But—I think that many days we find ourselves at this crossroad—between speaking words of life or speaking words of death. I failed miserably at this more times that I want to admit. I knew better and told myself I would do better the next time, but that combo seldom works. We need God’s help.
Life-giving words express high value, sustain, support, and renew. So, what are some of those words and how do we muster them, when our feelings in-the-moment seem the opposite?
It’s hard to speak Life-giving words when a child is mean, in a long season of disobedience, or disappoints us by his decision. We might feel justified in the words that are swirling in our head and about to pop out of our mouth. But, it’s essential to remember the power of the tongue—that our words have the power to tear down or build up. When we criticize, judge, reject, speak harshly, or yell, we tear down our child.
When he knows he is wrong and knows we are disappointed, hurt, or angry with him, well-chosen Life-giving words can be incredibly impactful and inspiring.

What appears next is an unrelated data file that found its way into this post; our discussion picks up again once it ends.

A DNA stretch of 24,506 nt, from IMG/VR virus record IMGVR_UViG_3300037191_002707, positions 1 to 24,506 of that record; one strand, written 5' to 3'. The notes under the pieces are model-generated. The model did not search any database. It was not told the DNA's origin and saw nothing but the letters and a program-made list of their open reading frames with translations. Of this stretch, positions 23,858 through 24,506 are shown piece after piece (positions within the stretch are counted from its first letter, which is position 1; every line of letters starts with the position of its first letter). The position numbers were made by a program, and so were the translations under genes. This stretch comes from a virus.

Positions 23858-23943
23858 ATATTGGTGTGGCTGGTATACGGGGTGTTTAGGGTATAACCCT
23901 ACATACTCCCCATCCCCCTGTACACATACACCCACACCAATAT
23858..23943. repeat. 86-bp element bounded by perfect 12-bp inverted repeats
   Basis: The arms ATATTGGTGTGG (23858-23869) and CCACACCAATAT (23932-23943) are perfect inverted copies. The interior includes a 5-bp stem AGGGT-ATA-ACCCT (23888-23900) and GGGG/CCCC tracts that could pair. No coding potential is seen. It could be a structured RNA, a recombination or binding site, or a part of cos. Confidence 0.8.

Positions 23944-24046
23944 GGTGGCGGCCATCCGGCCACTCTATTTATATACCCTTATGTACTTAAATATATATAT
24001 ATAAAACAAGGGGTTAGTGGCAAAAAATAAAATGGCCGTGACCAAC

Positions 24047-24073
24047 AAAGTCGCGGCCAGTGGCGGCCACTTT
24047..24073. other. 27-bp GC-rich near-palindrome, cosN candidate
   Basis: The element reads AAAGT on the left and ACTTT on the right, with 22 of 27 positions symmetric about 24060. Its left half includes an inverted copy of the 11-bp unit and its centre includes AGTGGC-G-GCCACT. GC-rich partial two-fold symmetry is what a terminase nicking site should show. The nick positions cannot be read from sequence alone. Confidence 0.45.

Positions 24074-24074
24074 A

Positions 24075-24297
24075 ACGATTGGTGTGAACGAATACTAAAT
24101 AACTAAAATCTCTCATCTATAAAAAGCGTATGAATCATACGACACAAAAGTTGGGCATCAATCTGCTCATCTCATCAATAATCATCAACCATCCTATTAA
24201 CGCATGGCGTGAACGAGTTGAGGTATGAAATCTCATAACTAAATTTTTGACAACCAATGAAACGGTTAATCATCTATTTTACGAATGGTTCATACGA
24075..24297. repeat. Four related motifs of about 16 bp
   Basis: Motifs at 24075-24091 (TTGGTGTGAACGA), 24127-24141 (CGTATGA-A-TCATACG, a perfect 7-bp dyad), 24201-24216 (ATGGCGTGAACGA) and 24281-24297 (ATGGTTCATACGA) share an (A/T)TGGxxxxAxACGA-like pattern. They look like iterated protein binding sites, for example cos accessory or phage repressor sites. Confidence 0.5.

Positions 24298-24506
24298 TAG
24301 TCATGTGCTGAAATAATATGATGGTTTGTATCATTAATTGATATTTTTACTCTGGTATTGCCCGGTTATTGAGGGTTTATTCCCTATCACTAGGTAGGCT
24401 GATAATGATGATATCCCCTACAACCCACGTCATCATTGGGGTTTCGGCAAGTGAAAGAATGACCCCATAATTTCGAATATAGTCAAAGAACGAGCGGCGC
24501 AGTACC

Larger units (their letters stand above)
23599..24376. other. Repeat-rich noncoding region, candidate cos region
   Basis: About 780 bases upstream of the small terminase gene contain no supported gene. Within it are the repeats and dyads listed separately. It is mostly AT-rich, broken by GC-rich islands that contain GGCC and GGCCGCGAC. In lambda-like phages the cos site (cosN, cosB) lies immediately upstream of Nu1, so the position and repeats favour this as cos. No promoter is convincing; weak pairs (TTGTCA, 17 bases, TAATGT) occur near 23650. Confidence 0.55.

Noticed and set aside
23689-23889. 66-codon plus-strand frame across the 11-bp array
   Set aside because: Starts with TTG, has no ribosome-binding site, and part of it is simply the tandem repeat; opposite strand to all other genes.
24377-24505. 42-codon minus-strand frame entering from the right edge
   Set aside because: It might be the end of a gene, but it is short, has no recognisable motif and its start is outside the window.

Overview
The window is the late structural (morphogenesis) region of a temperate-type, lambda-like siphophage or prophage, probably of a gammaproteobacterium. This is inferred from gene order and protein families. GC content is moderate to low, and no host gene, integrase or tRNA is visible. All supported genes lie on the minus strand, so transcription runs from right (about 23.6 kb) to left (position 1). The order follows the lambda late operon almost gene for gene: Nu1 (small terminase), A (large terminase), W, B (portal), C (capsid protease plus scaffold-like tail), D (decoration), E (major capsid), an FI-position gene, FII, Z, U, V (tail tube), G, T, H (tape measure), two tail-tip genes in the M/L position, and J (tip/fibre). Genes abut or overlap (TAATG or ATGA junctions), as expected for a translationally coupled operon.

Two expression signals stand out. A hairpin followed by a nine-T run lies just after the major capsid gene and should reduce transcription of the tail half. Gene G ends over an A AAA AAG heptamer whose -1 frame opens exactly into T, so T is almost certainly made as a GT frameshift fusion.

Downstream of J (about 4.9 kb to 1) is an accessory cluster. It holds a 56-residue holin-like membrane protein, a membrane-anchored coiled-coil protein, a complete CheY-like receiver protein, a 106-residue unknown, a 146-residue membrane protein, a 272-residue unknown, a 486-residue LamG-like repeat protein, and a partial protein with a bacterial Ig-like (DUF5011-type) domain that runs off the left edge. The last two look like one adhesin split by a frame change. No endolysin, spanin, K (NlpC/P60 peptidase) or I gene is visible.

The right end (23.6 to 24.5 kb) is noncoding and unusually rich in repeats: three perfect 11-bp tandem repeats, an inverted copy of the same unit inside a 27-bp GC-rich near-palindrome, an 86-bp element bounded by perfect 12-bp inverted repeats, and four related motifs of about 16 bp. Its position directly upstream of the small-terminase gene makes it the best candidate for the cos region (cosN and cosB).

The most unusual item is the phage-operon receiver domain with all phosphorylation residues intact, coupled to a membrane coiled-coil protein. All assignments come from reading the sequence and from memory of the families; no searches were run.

When a child disobeys or disappoints us, she is confronted by one or both of the people who mean the most to her. She is likely swimming in a pool of guilt and shame. Guilt is feeling bad for what she’s done. Shame is feeling bad for who she is.
A child’s personal sense of well-being most often hinges on where she feels she stands with you, so it’s crucial to affirm that first. Some Life-giving words to share are: I love you. I value you. You are important to me. I want the best for you.
Don’t assume your child knows this or believes it’s still true. He is a child, and he registers our facial expression, our tone, our words and draws conclusions or questions his standing in our heart. He needs to know and hear where he stands with us.